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Durham University

School of Education

Research Projects

Publication details

Flynn, E., Turner, C. & Giraldeau, L.-A. (2016). Selectivity in social and asocial learning: investigating the prevalence, effect and development of young children's learning preferences. Philosophical Transactions of the Royal Society B 371(1690): 20150189.

Author(s) from Durham


Culture evolution requires both modification and faithful replication of behaviour, thus it is essential to understand how individuals choose between social and asocial learning. In a quasi-experimental design, 3- and 5-year-olds (176), and adults (52) were presented individually with two novel artificial fruits, and told of the apparatus' relative difficulty (easy versus hard). Participants were asked if they wanted to attempt the task themselves or watch an experimenter attempt it first; and then had their preference either met or violated. A significant proportion of children and adults (74%) chose to learn socially. For children, this request was efficient, as observing a demonstration made them significantly quicker at the task than learning asocially. However, for 5-year-olds, children who selected asocial learning were also found to be highly efficient at the task, showing that by 5 years children are selective in choosing a learning strategy that is effective for them. Adults further evidenced this trend, and also showed selectivity based on task difficulty. This is the first study to examine the rates, performance outcomes and developmental trajectory of preferences in asocial and social learning, ultimately informing our understanding of innovation.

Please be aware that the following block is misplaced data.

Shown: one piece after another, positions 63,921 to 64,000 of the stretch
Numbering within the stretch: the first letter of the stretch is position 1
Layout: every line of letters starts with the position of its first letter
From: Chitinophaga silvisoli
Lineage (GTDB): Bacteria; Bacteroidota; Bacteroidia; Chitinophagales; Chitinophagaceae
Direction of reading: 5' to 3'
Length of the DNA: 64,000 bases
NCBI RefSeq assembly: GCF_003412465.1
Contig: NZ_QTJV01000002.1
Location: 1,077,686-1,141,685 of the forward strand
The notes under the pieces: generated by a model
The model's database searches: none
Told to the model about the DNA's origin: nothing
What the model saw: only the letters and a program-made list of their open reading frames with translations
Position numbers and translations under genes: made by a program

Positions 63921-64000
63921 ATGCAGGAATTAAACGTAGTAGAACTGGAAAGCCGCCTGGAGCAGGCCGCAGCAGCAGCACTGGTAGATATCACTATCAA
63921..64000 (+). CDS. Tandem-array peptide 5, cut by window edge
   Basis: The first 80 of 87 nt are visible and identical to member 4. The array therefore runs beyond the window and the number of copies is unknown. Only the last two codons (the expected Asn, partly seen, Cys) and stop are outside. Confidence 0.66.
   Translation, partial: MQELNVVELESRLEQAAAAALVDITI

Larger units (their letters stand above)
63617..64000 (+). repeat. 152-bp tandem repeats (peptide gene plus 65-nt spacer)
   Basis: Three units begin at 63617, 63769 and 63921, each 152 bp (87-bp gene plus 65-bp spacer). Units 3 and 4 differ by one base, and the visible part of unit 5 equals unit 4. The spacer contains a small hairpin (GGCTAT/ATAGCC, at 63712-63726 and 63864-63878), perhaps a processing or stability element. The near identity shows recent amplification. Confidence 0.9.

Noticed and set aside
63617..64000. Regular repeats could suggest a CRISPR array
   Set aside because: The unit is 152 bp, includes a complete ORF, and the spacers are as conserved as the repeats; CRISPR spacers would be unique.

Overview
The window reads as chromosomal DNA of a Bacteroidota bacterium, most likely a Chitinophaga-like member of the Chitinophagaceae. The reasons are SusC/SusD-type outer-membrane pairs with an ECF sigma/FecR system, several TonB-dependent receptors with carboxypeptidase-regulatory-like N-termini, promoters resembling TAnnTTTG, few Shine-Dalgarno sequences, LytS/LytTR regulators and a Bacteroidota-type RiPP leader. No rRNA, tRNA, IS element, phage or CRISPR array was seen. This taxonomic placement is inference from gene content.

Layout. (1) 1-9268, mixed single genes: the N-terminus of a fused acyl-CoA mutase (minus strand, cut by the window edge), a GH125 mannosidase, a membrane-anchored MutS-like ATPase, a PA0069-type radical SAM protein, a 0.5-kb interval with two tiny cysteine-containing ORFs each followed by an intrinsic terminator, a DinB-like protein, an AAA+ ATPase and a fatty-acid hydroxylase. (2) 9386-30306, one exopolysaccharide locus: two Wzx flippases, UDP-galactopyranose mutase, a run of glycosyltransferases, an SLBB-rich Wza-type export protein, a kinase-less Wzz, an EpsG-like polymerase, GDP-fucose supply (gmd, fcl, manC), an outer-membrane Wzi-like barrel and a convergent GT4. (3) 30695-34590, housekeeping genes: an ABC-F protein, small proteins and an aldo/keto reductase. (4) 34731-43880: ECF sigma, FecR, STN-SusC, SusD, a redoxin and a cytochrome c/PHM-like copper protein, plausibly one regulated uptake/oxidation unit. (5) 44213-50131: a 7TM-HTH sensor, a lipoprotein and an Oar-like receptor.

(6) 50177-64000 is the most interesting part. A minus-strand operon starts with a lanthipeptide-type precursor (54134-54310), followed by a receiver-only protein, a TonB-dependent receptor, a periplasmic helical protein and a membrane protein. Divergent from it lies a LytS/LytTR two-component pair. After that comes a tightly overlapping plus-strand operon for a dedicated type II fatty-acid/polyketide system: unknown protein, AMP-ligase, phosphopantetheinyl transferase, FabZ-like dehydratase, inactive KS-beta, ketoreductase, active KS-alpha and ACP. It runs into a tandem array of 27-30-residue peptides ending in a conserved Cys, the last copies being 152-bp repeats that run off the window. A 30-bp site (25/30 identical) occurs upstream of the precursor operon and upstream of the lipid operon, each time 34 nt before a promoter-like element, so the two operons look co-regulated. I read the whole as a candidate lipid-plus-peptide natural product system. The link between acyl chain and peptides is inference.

School of Education